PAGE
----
Scripture Focus: Job 10.20-22
20 Are not my few days almost over?
Turn away from me so I can have a moment’s joy
21 before I go to the place of no return,
to the land of gloom and utter darkness,
22 to the land of deepest night,
of utter darkness and disorder,
where even the light is like darkness.
Reflection: Visions of Death
By Erin Newton
It is hard to imagine living in a time when faith in God did not also have a clearer picture of life after death. Today, we are immersed in visions of heaven—warm light, shining streets of gold, endless peace. This truth was not yet revealed in the days of Job.
We often place our hope during suffering in the restoration in the life to come. How can Job endure his suffering, continue in his faith without such assurance in an afterlife?
Job is not alone in his perspective of death. The Old Testament depicts death as a shadowy existence, non-activity, a place where you are cut off from communion with God. Death is accepted as the natural order of humanity. How does that affect Job and his peers? It shifts one’s concentration to this life.
The pinnacle of existence in the Old Testament was a long life devoted to the worship of God. Seeking God in one’s youth could ensure the maximum time available to serve and praise God in a lifetime. The goal to teach younger people about God would provide a sense of eternal service. The hymns of praise we envision around the throne of God would be sung here on earth from generation to generation.
The great tragedy was when a life was cut short, and a person died young. We resonate with this type of pain. While those before Christ would emphasize how the person cannot praise God in death, we tend to focus on missed opportunities of human living.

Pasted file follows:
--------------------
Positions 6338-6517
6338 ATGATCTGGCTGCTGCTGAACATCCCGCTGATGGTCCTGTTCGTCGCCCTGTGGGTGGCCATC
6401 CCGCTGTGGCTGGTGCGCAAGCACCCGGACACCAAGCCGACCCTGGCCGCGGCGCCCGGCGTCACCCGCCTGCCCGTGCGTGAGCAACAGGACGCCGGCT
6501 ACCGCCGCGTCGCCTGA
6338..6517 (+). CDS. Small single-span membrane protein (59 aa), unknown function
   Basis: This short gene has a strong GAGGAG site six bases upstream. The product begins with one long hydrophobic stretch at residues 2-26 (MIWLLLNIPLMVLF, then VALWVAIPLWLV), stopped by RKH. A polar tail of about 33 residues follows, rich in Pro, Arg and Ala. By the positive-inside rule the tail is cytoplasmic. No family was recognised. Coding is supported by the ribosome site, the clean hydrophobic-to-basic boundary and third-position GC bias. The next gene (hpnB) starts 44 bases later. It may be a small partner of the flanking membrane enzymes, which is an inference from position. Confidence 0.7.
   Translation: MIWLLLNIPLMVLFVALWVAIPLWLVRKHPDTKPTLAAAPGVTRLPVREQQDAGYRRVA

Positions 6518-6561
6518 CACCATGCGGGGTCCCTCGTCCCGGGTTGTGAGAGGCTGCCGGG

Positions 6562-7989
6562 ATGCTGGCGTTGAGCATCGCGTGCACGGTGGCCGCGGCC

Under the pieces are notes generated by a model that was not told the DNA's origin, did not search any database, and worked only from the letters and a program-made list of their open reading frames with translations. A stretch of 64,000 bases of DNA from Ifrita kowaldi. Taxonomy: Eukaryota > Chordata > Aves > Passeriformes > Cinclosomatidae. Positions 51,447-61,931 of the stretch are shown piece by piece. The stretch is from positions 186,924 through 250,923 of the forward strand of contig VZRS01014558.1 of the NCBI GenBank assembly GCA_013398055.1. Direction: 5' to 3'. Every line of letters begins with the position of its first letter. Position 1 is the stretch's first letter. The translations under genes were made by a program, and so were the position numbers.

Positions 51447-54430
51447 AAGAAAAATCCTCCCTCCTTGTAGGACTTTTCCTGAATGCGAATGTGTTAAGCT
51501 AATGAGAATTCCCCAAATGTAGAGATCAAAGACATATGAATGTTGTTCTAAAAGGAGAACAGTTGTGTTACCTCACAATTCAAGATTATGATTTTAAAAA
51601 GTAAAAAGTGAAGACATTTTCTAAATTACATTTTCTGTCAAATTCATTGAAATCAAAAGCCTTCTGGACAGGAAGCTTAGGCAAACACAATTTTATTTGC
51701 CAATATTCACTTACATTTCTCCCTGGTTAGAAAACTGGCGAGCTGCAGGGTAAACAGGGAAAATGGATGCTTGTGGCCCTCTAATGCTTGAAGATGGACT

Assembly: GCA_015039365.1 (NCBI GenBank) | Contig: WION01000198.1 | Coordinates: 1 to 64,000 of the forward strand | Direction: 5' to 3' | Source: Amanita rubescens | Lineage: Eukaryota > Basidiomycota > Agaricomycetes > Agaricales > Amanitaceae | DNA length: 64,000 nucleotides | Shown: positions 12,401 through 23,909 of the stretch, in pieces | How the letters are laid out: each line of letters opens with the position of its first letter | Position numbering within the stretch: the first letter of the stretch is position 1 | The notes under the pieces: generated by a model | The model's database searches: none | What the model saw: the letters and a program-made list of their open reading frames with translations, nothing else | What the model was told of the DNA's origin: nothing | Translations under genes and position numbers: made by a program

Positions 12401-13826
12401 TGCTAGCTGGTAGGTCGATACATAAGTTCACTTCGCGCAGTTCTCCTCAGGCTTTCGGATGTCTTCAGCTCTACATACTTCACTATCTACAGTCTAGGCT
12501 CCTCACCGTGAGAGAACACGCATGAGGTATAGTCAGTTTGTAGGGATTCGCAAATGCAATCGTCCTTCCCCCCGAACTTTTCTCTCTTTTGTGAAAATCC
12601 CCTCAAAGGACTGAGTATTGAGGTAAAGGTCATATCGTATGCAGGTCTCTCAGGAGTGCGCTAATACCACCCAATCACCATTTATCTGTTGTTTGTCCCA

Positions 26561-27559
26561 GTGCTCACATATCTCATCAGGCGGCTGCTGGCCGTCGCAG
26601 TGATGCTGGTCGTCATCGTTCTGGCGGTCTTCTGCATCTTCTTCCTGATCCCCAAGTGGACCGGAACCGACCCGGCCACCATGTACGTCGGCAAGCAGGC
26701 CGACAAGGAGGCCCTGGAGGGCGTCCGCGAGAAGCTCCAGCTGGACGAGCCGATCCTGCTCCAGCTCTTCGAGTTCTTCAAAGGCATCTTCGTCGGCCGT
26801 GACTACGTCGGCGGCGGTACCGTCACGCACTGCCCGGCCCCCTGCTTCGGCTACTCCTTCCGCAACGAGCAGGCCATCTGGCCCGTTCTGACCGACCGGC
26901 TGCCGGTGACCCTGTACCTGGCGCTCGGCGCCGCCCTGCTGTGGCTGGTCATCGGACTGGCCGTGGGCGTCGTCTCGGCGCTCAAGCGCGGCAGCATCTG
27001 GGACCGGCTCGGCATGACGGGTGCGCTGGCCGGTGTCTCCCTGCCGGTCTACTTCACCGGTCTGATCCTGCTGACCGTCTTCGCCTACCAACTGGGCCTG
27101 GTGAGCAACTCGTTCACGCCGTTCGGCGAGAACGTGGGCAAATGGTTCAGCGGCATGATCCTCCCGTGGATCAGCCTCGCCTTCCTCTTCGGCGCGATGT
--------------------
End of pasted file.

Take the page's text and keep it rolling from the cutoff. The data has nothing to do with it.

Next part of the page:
We have been granted the benefit of a fuller picture of God’s grace and mercy. We can read of heaven and the eternal praise offered to God by saints of old. The tragedy of a short life can be redeemed in the eternal life with God. This is the hope we cling to.
But what if we embrace the here-now mentality of Job? How can we view this life as worth living and worth living to its fullest? How can our present sufferings still be a life of praise?
Job continues in his faith by seeking God. He’s brutally honest, but he keeps talking. God will answer in time.
At the end of our desperation, we will continue to think of heaven and find peace in that vision. We cannot now unsee what has been revealed. Praise God for such a gift.
Divine Hours Prayer: The Request for Presence
Gladden the soul of your servant, for to you, O Lord, I lift up my soul. — Psalm 86.4
– From The Divine Hours: Prayers for Summertime by Phyllis Tickle.
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